Christmas Traditions around the world

Christmas Traditions around the world

Unique and funny traditions: We are in full swing in the most wonderful time of the year. Christmas lights, hot drinks, red noses, candles, baking cookies and smell of cinnamon all around. Smiling people and that exciting magical feeling of expectation is in the air. It is also a very interesting period to look around and check how other people around the globe celebrate it. We found the most unique, interesting and funny traditions for you!


It only seems fair to start with the land of trolls and elves. 13 days before Christmas, 13 trolls come to visit children, who place their best shoes by the window. For good boys and girls trolls leave little gifts, and for the naughty ones they leave a rotten potato. The 13 fellas have fun characteristics, which we can tell from their names, for example: spoon licker, door slammer and candle stealer.

Another tradition in Iceland is reading books and eating chocolate on Christmas Eve. People often exchange books as a present, therefore Iceland publishes more books per capita than any other country, selling most of them between September and November.

Trolls are coming – are they bringing a little gift or a rotten potato?


Here is the fun fact and a great news for all kids! Canadian post recognises the Santa Claus address. Not only that, but all the letters are opened AND replied to. Imagine your kid getting a letter from Santa himself? You´re welcome!

Santa Claus
North Pole

What’s on your list to Santa?


Christmas historically wasn’t widely celebrated in Japan. It´s still not seen as a religious celebration (there are few Christians in Japan), but rather as a spreading happiness and romantic time of the year. The most funny part of it all is the choice of a Christmas dinner, which is traditionally Kentucky Fried Chicken. No, that´s not a mistake. The origin lies in a KFC advertising campaign in the 1974 called Kentucky for Christmas which was very successful and stuck on Japanese Christmas tables ever since.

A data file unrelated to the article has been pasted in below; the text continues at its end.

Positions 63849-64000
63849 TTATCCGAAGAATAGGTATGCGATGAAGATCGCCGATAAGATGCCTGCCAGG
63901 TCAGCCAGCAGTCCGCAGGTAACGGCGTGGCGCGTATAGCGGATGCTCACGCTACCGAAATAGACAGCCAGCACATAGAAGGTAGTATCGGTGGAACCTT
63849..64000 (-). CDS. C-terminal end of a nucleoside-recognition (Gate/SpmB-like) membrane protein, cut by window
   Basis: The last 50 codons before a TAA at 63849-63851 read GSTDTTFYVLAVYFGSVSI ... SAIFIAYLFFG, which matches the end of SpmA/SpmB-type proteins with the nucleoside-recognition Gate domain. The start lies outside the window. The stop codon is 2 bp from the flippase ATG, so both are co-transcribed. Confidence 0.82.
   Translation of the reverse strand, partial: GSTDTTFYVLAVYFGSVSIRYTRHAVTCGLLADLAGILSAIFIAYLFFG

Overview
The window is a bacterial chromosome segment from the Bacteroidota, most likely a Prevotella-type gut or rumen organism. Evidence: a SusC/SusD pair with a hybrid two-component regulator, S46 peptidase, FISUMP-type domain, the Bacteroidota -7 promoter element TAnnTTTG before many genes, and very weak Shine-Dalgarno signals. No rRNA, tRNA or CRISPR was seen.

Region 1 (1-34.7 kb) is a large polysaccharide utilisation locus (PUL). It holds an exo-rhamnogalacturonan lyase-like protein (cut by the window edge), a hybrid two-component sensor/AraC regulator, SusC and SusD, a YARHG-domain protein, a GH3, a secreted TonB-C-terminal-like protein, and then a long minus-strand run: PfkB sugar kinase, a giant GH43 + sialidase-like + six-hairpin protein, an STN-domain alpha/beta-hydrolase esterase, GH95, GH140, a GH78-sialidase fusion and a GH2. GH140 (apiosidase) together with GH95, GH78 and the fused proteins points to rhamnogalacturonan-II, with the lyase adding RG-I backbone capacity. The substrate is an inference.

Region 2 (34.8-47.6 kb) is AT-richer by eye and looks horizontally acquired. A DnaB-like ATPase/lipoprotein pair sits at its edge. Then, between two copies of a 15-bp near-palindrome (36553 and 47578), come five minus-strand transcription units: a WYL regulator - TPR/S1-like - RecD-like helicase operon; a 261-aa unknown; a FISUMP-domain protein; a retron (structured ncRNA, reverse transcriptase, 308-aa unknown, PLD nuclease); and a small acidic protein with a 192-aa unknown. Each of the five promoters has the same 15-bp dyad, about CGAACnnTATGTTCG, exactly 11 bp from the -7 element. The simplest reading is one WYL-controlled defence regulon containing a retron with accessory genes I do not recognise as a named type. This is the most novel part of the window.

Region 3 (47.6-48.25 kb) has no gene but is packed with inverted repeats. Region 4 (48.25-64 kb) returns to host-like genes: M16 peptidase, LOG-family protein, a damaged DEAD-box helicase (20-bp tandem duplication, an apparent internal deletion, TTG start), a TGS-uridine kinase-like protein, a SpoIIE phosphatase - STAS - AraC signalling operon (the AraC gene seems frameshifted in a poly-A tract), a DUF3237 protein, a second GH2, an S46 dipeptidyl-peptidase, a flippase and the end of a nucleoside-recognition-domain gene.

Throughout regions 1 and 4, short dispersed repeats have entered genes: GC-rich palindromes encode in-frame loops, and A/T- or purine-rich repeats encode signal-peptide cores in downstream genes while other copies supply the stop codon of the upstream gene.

Traditional Japanese Christmas dinner


As skating fans, we really love this one! On the Christmas Eve morning, people of Caracas go to church – but, they do so on roller skates. How fun! The roads in Caracas are closed to cars at that time to make sure that people skate safely. Most kids-friendly Christmas, we would say!

Christmas morning getting to the church in Venezuela


Besides gorgeous Christmas markets all over the country, they also have some unique Christmas traditions in Germany. On Christmas Eve, Germans hide a pickle in the Christmas tree. The first kid that discovers it receives a gift next morning. They also have a similar tradition like in Iceland, leaving a shoe outside on the 5th of December. Naughty kids find a tree branch the next morning and others receive sweets.

Can you spot the pickle?


They say Philippines are world champion in celebrating Christmas. Celebrations start already in September and finish in January. Lavish decorations are a must, especially parols, which are lights made of bamboo and paper and are to Filipinos as important as the Christmas tree in our part of the world. Simbang Gabi is the peak of the season:  a nine-day series of masses, ending in the Christmas Eve, a night called also Noche Buena, when a huge family celebration with lots of food takes place.

Lavish Filipino Christmas decoration


The funniest part of Brazilian Christmas celebration, is the arrival of Santa Claus (Papai Noel). Because of the tropical climate, people in Brazil don’t use chimneys. So kids believe that Santa enters in their houses through the front door and the best part: Papai Noel travels via helicopter rather than sleigh. How cool is that?

Who needs reindeer sleigh when you can arrive in helicopter?


Last but not least, our neighbours have a special Christmas tradition as well. In the city of Gävle they build a huge Yule Goat in the main square. This nice tradition lead to the other one – people trying to burn it down – until now, the goat was burned down 29 times from 1966 to 2016. Let´s see what happens this year!

Yule Goat in all its glory

We hope you enjoyed this post and perhaps found out something new or even got an idea for this or next year.

We wish you a Merry Christmas!


The Concord Events Team

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